Board chairman Thomas Pachico said that he would not want multiple ticketing in the wintertime, since there is not as much competition for parking spots. He noted that Edgartown does not ticket for overtime in the off-season.

In other business, the board discussed the handicapped parking spaces at the Water street parking lot, which has a new layout and striping as of this spring. The town and Stop & Shop — which borders one side of the lot — have had a number of complaints from handicapped people and their families who say the spots are in awkward locations and are not large enough to access a wheelchair properly.

Stop & Shop store manager Sam Koohy and handicapped advocate Anson W. Krickl Jr., who is Dukes County’s associate commissioner for affairs of handicapped persons, contributed to the discussion. While no changes were agreed on, Mr. Krickl said he would visit the parking lot again and return with recommendations if necessary.

In a related discussion, Mr. Pachico asked Mr. Koohy to set a time for when the tractor trailers must be out of the parking lot’s loading zone alongside the building. This would free up the spaces for shoppers. Signs could tell drivers that the loading zone becomes legal parking after a certain time of day, like 4 p.m., Mr. Pachico said.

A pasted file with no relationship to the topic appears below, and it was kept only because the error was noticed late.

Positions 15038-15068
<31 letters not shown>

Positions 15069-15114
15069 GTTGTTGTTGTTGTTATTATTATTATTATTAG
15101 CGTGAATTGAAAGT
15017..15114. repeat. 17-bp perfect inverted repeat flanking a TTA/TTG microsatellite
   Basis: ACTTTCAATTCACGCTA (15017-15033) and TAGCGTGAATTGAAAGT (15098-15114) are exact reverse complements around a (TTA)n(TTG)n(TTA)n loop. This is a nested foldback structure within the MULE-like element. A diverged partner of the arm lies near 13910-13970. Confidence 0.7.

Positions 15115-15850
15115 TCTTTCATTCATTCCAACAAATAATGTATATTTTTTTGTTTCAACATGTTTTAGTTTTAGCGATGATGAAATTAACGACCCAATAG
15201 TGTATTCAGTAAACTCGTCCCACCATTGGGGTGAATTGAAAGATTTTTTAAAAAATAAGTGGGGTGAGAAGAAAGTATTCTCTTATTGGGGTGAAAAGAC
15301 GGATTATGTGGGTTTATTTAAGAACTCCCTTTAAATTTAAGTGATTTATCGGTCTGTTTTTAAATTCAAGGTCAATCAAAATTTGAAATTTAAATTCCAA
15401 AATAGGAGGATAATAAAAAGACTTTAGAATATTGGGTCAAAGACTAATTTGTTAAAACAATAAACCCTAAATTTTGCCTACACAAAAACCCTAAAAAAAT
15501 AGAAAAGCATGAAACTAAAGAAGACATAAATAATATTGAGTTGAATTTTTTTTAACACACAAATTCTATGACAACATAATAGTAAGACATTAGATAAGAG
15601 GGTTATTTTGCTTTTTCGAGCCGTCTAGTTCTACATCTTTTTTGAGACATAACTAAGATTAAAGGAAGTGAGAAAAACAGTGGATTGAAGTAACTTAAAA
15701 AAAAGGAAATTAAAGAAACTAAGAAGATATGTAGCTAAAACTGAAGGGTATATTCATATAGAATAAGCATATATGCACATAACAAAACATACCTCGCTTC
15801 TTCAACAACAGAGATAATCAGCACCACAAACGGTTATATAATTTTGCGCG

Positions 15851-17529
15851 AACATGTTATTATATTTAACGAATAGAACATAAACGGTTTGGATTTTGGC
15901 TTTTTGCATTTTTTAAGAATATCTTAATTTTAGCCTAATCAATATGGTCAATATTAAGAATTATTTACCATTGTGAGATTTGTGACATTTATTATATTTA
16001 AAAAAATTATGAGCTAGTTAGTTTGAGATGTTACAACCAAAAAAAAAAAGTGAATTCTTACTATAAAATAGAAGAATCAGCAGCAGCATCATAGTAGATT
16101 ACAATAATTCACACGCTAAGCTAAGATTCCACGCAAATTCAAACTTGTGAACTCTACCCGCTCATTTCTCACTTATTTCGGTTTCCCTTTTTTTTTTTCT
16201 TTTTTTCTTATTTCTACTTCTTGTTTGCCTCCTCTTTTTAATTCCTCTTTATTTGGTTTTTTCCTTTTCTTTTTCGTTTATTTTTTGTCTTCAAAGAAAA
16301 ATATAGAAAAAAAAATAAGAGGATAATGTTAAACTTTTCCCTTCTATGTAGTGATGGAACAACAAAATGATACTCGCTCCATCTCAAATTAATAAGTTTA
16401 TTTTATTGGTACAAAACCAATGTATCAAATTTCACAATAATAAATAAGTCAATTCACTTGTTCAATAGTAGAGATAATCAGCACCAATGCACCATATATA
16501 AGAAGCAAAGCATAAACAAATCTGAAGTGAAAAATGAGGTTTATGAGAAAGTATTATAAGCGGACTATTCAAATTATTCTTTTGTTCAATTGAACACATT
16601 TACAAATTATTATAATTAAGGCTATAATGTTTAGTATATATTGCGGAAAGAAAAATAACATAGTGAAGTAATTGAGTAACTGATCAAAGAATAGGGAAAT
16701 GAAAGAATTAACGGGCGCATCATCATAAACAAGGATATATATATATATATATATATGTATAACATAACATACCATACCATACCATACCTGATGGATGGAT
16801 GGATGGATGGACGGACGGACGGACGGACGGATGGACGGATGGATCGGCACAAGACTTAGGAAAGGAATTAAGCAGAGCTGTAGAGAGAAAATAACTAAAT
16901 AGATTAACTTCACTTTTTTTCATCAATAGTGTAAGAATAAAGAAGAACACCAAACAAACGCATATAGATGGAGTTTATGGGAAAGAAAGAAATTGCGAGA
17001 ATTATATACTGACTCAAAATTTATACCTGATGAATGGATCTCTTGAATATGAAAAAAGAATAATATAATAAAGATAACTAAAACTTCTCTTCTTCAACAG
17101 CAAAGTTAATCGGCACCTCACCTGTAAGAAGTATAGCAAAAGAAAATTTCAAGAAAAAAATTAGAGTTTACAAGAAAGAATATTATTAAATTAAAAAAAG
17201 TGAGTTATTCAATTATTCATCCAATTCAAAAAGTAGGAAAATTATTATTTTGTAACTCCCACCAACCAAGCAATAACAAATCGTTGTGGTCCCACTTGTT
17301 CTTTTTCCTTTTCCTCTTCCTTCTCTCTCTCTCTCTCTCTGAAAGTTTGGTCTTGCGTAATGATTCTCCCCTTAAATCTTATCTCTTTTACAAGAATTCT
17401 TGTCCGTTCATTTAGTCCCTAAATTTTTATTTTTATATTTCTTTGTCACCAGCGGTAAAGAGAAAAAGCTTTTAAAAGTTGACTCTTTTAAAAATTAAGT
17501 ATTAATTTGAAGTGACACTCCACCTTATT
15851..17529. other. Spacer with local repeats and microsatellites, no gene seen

In other board business, Tisbury fire chief John F. Schilling asked the selectmen to approve a policy setting 65 as the maximum age for firefighters, to address a gray area in state law that may create a liability for the town if it does not have a formal policy. The board declined to make a new policy and plans to meet tonight with fire department personnel.

Mr. Wortman said he wanted to hear what the other firefighters thought about the policy and said it would be bad for morale if the policy went into effect without feedback from the department.

“While I welcome input from men in the department, this is really a question of liability to the town,” Chief Schilling said.

The issue came to light recently, when a firefighter informed Chief Schilling that he had just turned 65. No one else in the department is within five years of turning 65, Chief Schilling said.